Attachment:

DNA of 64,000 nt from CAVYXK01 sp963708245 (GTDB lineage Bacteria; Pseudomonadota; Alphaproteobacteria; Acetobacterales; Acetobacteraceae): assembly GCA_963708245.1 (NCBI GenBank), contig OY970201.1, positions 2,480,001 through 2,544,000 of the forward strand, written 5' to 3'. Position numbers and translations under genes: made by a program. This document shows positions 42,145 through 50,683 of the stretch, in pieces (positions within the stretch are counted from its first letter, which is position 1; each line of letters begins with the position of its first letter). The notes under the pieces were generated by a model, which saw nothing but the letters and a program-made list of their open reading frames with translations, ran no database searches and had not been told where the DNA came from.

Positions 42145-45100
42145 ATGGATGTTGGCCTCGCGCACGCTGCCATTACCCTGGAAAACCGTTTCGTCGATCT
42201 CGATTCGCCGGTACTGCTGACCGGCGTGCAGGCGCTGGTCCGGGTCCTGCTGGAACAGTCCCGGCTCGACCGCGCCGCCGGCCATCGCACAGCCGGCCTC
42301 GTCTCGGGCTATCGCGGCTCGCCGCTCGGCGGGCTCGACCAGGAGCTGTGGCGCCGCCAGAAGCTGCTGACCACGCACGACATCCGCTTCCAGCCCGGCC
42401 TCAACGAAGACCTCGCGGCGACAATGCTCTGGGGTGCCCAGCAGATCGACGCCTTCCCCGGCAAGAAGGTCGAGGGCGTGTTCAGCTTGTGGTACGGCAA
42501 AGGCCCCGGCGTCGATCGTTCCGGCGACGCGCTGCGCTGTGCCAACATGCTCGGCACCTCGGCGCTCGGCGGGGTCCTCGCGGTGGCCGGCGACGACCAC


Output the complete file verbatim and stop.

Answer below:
DNA of 64,000 nt from CAVYXK01 sp963708245 (GTDB lineage Bacteria; Pseudomonadota; Alphaproteobacteria; Acetobacterales; Acetobacteraceae): assembly GCA_963708245.1 (NCBI GenBank), contig OY970201.1, positions 2,480,001 through 2,544,000 of the forward strand, written 5' to 3'. Position numbers and translations under genes: made by a program. This document shows positions 42,145 through 50,683 of the stretch, in pieces (positions within the stretch are counted from its first letter, which is position 1; each line of letters begins with the position of its first letter). The notes under the pieces were generated by a model, which saw nothing but the letters and a program-made list of their open reading frames with translations, ran no database searches and had not been told where the DNA came from.

Positions 42145-45100
42145 ATGGATGTTGGCCTCGCGCACGCTGCCATTACCCTGGAAAACCGTTTCGTCGATCT
42201 CGATTCGCCGGTACTGCTGACCGGCGTGCAGGCGCTGGTCCGGGTCCTGCTGGAACAGTCCCGGCTCGACCGCGCCGCCGGCCATCGCACAGCCGGCCTC
42301 GTCTCGGGCTATCGCGGCTCGCCGCTCGGCGGGCTCGACCAGGAGCTGTGGCGCCGCCAGAAGCTGCTGACCACGCACGACATCCGCTTCCAGCCCGGCC
42401 TCAACGAAGACCTCGCGGCGACAATGCTCTGGGGTGCCCAGCAGATCGACGCCTTCCCCGGCAAGAAGGTCGAGGGCGTGTTCAGCTTGTGGTACGGCAA
42501 AGGCCCCGGCGTCGATCGTTCCGGCGACGCGCTGCGCTGTGCCAACATGCTCGGCACCTCGGCGCTCGGCGGGGTCCTCGCGGTGGCCGGCGACGACCAC